producer: Muriel Meynard
editor: Catherine Rascon
camera: Jean-Pierre Duret, Andréa Santana
sound: Jean-Pierre Duret, Andréa Santana

production info:
Muriel Meynard
Ex Nihilo / Agat Films
52 Rue Jean-Pierre Timbaud
Paris, 75011 France
tel.: +33 1 53 36 32 00
fax: +33 1 43 57 65 84

selected filmography:
Jean-Pierre Duret
Dreaming of São Paulo, 2004 / Romance of Earth and Water, 2001 / Days of the Moon, 1990 / A Beautiful Garden for Example, 1986
Andréa Santana
Dreaming of São Paulo, 2004 / Romance of Earth and Water, 2001

Below Sea Level
Gianfranco Rosi, Italy & USA, 2008, 110’
Four years from the lives of Bulletproof, Insane Wayne, Bus Kenny and Cindy the transvestite inhabiting the Slab City in the middle of the desert, 300 kilometers south-east of LA and 6 meters below sea level, a place that looks like the apocalypse and feels like home. Is it a temporary address or a permanent vacation?

About 300 kilometers southeast of Los Angeles and 6 meters below sea level, a commune of outcasts lives in the middle of the desert. They are not a hippie colony, just a group of people who have turned their backs on society and want to be left alone. On this bare, arid plain, we see a mobile home here and there, a car or an impromptu house. The people who live here answer to imaginative names like Bulletproof, Insane Wayne and Bus Kenny. They kill time by messing around, doing odd jobs, talking and living. For some of them, this desolate place with no electricity or running water is a temporary address, while for others it's a permanent vacation. A Vietnam veteran who now goes by the name of Cindy opened a hair salon here. Lili is a new arrival who lost custody of her only son and now does acupuncture. Mike Bright grieves over his dead daughter and fills his days writing songs. Everyone has his or her own reason for being here, and especially a reason not to be somewhere else.

producer: Gianfranco Rosi
editor: Jacopo Quadri
camera: Gianfranco Rosi
sound: Lilio Rosato, Marco Giacomelli

production info:
Gianfranco Rosi
21 One Productions
6Vicolo del Buco
Rome, Italy
tel: + 39 06 583 000 49

filmográfia / filmography:
Boatman, 1993

Break up the Dance
Roman Polanski / Poland / 1957 / 8 perc / Polish
An experiment which nearly got the director thrown out of the Łódź film school. Polański had organized a group of young thugs to break up a school costume party, creating an uncanny parable on human violence and persisting social differences.

Burma VJ - Reporting From a Closed Country
Anders Østergaard, Norway & Sweden & Denmark & England, 2008, 85’
Armed with pocket-sized video cameras, a tenacious band of Burmese reporters face down death to expose the repressive regime controlling their country.

The Democratic Voice of Burma (DVB) consists of a group of about 30 Burmese reporters who secretly film the abuses taking place in their country. The footage is then smuggled across the border and broadcast via satellite from the headquarters in Oslo. These are the images that could be seen across the globe when a revolution was about to erupt in the late summer of 2007. Led by Buddhist monks, more than 100,000 people took to the streets to march peacefully against the military dictatorship that has held the country in an iron grip for 40 years. Burma VJ - Reporting From a Closed Country was compiled almost exclusively from footage shot by DVB reporters. One of them supplies the voice-over. From his hiding place in Thailand, he uses the telephone or Internet to stay in touch with colleagues who report on the uprising: shaky hand-held images of emergency deliberations by protesters, of the crowd being dispersed, of monks and civilians getting knocked down. Their cameras hidden in bags or clenched under their armpits, the DVB reporters risk their lives to take the viewer right into the heat of the turmoil.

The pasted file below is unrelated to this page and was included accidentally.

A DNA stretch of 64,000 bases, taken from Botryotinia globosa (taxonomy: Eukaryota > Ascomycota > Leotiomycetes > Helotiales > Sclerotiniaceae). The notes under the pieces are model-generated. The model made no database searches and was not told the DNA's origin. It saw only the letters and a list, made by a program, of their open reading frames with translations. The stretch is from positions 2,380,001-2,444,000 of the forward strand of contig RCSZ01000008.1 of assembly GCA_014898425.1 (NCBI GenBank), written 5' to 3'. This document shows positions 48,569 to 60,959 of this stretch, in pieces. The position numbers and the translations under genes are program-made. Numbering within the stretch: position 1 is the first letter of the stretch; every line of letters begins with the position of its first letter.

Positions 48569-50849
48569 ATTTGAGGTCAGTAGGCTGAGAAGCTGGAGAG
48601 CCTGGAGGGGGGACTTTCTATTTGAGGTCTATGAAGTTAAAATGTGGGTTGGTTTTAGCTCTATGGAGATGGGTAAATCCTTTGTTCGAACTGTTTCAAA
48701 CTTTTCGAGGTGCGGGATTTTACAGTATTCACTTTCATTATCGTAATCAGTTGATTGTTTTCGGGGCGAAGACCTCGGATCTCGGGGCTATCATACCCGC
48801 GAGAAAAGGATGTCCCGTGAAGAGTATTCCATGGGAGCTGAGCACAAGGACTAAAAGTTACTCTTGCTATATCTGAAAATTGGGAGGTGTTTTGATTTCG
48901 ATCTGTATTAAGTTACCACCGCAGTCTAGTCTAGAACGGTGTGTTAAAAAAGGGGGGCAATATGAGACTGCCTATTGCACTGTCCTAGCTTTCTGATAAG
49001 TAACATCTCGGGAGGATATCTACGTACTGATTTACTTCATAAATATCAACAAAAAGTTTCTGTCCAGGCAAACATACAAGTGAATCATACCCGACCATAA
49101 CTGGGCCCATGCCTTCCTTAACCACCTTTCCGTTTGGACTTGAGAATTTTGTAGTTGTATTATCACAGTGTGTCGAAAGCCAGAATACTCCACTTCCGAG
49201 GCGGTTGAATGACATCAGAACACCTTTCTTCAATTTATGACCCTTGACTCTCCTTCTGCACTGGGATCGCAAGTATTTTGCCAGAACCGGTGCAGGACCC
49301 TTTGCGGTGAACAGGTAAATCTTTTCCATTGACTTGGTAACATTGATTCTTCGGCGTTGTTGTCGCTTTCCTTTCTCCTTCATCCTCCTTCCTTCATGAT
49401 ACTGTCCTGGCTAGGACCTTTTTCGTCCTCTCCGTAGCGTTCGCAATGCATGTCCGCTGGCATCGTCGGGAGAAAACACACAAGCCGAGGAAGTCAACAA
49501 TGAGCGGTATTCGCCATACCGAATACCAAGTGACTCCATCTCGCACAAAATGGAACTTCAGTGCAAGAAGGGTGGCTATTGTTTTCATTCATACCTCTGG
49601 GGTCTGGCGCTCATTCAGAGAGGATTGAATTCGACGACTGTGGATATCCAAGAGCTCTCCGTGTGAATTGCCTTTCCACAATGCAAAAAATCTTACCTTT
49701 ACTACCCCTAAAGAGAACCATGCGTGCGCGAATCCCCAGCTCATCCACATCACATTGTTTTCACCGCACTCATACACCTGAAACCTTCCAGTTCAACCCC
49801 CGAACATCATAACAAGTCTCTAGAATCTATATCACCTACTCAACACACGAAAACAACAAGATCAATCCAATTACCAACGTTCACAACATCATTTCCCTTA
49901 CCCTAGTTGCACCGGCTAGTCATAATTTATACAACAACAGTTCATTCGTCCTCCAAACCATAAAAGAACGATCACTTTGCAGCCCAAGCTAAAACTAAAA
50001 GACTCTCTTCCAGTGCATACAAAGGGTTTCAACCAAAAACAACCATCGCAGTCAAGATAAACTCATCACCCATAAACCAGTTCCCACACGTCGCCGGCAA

producer: Lise Lense-Møller
editor: Janus Billeskov Jansen, Thomas Papapetros
camera: Simon Plum, Burmese Video Journalists
sound: Martin Hennel
music: Conny Malmqvist

production info:
Lise Lense- Møller
Magic Hour Films ApS
6 Baldersgade
København, 2200 Denmark

selected filmography:
How Short and Strange Life Is, 2008 / Gasoline, 2005 / The Vanguard Of Diplomacy, 2004 / Tintin and I, 2003 / Malaria!, 2001 / A Burning Issue, 2000 / The Magus, 1999 / Johannesburg Revisited, 1996

Carmen Meets Borat
Mercedes Stalenhoef, The Netherlands, 2008, 85’
Roma village turned upside down by the shooting of the Kazah episode of Sasha Baron Cohen’s Borat.

17-year-old Carmen lives in a gypsy village in Romania, where the men spend their days tying one on and exchanging coarse words in her father's bar. In the evenings, she watches a Spanish soap opera and dreams of a better life in Spain, where the men are romantic and decent. Her plan to emigrate falls to pieces when an American film crew descends on her village to shoot Borat: Cultural Learnings of America for Make Benefit Glorious Nation of Kazakhstan. The villagers don't understand a single word of English and laugh in good faith for the camera. This footage is later presented in Borat as the supposedly Kazakh home village of the protagonist, with local inhabitants featuring as primitive caricatures. Carmen's grandfather poses for the camera with a welding apparatus and is presented as an abortion expert. A woman Borat embraces is introduced as his sister and one of the best whores in Kazakhstan. When the film is released, the world press throws itself on the village and jealousy and suspicion triumph. The chaos is made complete when an American lawyer holds out the prospect of a $30 million insurance claim to the villagers. Enchanted by the financial prospects, the villagers – among them Carmen’s father - set out on a world odyssey in search of the offender. Meanwhile, Carmen’s life is taking an unexpected turn.